Home Care Services, Melville, NY
Dementia is a term used to describe a cognitive impairment. Dementia can cause a variety of symptoms including short-term memory loss, poor judgment, loss of language and verbal skills, and confusion with time and/or place.
There are many forms of dementia including vascular dementia, Lewy Body dementia, frontotemporal, and Alzheimer’s disease. An evaluation by a neurologist could help a person determine which form of dementia that he/she has. The prognosis for each type of dementia is a little different and affects the person differently. Below is a summary of each form of dementia and its effects on the person’s cognitive functioning.
Commonly develops after a stroke blocks an artery in your brain. Affects cognitive functions with reasoning and judgment. In later stages, it will affect memory.
Lewy Body Dementia
The second most progressive type of dementia after Alzheimer’s disease. It affects thinking, memory, and movement (motor control). Lewy Body dementia may present similar effects to Parkinson’s disease, causing rigid muscles, slow movement, and tremors.
Affects the areas of the brain responsible for personality, behavior, and language. Some people with frontotemporal dementia experience dramatic changes in their personality and become socially inappropriate, impulsive, or emotionally indifferent. Other lose the ability to use language properly. Frontotemporal dementia is often misdiagnosed as a psychiatric problem or as Alzheimer’s disease.
A progressive form of dementia that affects, memory, thinking, and behavior. Symptoms include serious memory loss, disorientation, mood and behavior changes, deepening confusion about events, time, and place, unfound suspicions about family and friends, and difficulty speaking, swallowing, and walking.
A form of dementia in which brain changes come from more than one cause. For example, a person with mixed dementia could have brain changes linked to Alzheimer’s disease, vascular dementia, and Lewy Body dementia.
One of the most concerning symptoms of dementia for family members and caregivers is when the person repeats a statement, question, or behavior frequently. For example, when a person living with dementia keeps asking, “can I go home”, while he or she is already at home.
Repetitive behaviors are caused by a few factors.
- Anxiety or fear about something. When the person living with dementia feels insecure or anxious about something in the environment, he or she may engage in repetitive behaviors. This could be caused by something as simple as being in a new place or in the company of a new person. It can also be caused by Sundowning syndrome which occurs when the daytime transitions to evening hours causing the person with dementia to feel anxious and fearful.
- Urinary tract infections. A UTI could cause repetitive behavior if the person with dementia is experiencing pain and discomfort and is unable to verbally express it. Urinary tract infections can also cause an extreme exacerbation of dementia symptoms including, hallucinations, delusions, and aggressive or violent behavior.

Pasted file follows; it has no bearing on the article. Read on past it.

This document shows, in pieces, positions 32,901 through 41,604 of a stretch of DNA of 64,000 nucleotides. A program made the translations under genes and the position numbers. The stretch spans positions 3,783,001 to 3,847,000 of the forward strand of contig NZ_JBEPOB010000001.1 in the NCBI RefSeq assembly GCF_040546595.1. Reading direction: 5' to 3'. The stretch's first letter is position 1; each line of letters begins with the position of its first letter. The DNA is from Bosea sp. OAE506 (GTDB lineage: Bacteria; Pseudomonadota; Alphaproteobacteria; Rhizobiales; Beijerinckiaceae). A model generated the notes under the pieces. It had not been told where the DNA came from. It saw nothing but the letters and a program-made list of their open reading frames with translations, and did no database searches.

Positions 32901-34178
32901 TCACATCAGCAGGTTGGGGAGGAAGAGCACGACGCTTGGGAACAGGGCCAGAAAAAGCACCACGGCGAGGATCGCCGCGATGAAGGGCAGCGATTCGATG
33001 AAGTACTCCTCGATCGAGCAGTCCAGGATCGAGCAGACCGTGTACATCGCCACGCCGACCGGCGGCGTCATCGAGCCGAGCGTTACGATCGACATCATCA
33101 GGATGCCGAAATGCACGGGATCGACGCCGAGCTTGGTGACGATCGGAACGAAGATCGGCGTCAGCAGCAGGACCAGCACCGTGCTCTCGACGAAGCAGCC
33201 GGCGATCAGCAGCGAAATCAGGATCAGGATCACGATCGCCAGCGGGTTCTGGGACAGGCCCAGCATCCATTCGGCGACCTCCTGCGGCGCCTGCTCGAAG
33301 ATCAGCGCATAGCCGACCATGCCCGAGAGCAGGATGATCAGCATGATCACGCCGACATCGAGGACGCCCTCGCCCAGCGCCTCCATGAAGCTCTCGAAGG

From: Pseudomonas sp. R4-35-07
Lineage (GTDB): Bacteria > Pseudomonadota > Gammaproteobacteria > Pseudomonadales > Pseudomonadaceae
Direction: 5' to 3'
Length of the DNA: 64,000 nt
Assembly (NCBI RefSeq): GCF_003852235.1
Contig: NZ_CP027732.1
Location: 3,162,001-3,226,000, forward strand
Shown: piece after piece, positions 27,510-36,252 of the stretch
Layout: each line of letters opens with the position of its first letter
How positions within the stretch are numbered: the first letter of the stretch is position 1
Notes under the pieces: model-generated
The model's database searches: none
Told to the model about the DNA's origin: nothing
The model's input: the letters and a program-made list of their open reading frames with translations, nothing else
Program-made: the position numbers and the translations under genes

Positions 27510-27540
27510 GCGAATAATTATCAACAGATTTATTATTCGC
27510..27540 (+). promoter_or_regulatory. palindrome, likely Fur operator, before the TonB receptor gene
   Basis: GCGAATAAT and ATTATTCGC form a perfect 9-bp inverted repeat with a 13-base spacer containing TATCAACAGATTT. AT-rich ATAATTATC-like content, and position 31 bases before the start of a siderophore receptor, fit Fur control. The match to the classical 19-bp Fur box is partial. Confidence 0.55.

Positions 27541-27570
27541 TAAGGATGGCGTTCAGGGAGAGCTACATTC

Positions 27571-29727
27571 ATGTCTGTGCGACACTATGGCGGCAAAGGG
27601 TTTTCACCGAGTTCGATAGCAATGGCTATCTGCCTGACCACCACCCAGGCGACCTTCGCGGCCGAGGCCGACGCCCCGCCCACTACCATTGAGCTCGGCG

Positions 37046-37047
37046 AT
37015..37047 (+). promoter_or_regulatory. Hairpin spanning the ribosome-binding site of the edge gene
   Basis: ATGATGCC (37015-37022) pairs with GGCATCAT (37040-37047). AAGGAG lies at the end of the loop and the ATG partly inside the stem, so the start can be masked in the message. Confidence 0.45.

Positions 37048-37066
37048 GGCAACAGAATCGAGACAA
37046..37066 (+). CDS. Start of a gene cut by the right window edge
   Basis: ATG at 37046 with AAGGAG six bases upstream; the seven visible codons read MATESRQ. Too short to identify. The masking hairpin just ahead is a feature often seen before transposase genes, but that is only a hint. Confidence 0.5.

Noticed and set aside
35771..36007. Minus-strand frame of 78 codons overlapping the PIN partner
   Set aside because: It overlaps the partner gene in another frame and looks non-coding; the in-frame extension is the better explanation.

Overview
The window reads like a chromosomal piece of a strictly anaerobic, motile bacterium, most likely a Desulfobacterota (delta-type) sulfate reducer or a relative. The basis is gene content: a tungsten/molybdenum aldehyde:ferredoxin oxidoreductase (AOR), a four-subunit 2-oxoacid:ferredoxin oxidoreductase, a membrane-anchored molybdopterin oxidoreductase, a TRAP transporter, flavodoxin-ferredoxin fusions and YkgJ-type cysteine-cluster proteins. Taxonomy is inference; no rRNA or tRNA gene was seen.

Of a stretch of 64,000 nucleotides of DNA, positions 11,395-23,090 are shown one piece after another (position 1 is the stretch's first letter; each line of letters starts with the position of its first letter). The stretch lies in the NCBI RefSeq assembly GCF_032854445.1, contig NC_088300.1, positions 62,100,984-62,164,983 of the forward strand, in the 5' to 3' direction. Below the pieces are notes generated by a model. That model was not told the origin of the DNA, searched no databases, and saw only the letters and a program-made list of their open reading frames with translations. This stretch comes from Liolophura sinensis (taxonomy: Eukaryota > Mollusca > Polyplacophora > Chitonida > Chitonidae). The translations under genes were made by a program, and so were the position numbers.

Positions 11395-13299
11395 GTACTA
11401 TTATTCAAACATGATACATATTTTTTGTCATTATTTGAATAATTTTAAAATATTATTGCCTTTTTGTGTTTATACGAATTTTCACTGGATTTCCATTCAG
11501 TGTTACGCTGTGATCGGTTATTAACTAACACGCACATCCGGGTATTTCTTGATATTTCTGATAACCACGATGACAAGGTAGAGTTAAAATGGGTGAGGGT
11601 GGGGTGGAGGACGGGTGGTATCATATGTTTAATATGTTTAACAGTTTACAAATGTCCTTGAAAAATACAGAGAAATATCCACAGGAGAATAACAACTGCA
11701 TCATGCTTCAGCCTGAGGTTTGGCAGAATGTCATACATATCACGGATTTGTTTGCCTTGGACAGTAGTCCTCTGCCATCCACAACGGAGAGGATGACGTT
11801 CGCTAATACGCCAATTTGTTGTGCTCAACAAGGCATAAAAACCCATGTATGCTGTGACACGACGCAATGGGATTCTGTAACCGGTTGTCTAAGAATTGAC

- The person needs help. A person with dementia may repeat themselves when they need help with something but do not have the ability to ask for it. For example, the person may feel hungry but does not remember how to cook dinner.
The Alzheimer’s Association provides the following recommendations on how to respond to repetitive behaviors (https://www.alz.org/help-support/caregiving/stages-behaviors/repetition).
- Look for a reason behind the repetition. Does the repetition occur around certain people or surroundings, or at a certain time of day? Is the person trying to communicate something?
- Focus on the emotion, not the behavior. Rather than reacting to what the person is doing, think about how he or she is feeling.
- Turn the action or behavior into an activity. If the person is rubbing his or her hand across the table, provide a cloth and ask for help with dusting.
- Stay calm, and be patient. Reassure the person with a calm voice and gentle touch. Don’t argue or try to use logic; Alzheimer’s affects memory, and the person may not remember he/she asked the question already.
- Provide an answer. Give the person the answer that he or she is looking for, even if you have to repeat it several times. If the person with dementia is still able to read and comprehend, it may help to write it down and post it in a prominent location.
- Engage the person in an activity. The individual may simply be bored and need something to do. Provide structure and engage the person in a pleasant activity.
- Use memory aids. If the person asks the same questions over and over again, offer reminders by using notes, clocks, calendars or photographs, if these items are still meaningful.
- Accept the behavior, and work with it. If it isn’t harmful, don’t worry about it. Find ways to work with it.
- Share your experience with others. Join ALZConnected, our online support community and message boards, and share what response strategies have worked for you and get more ideas from other caregivers.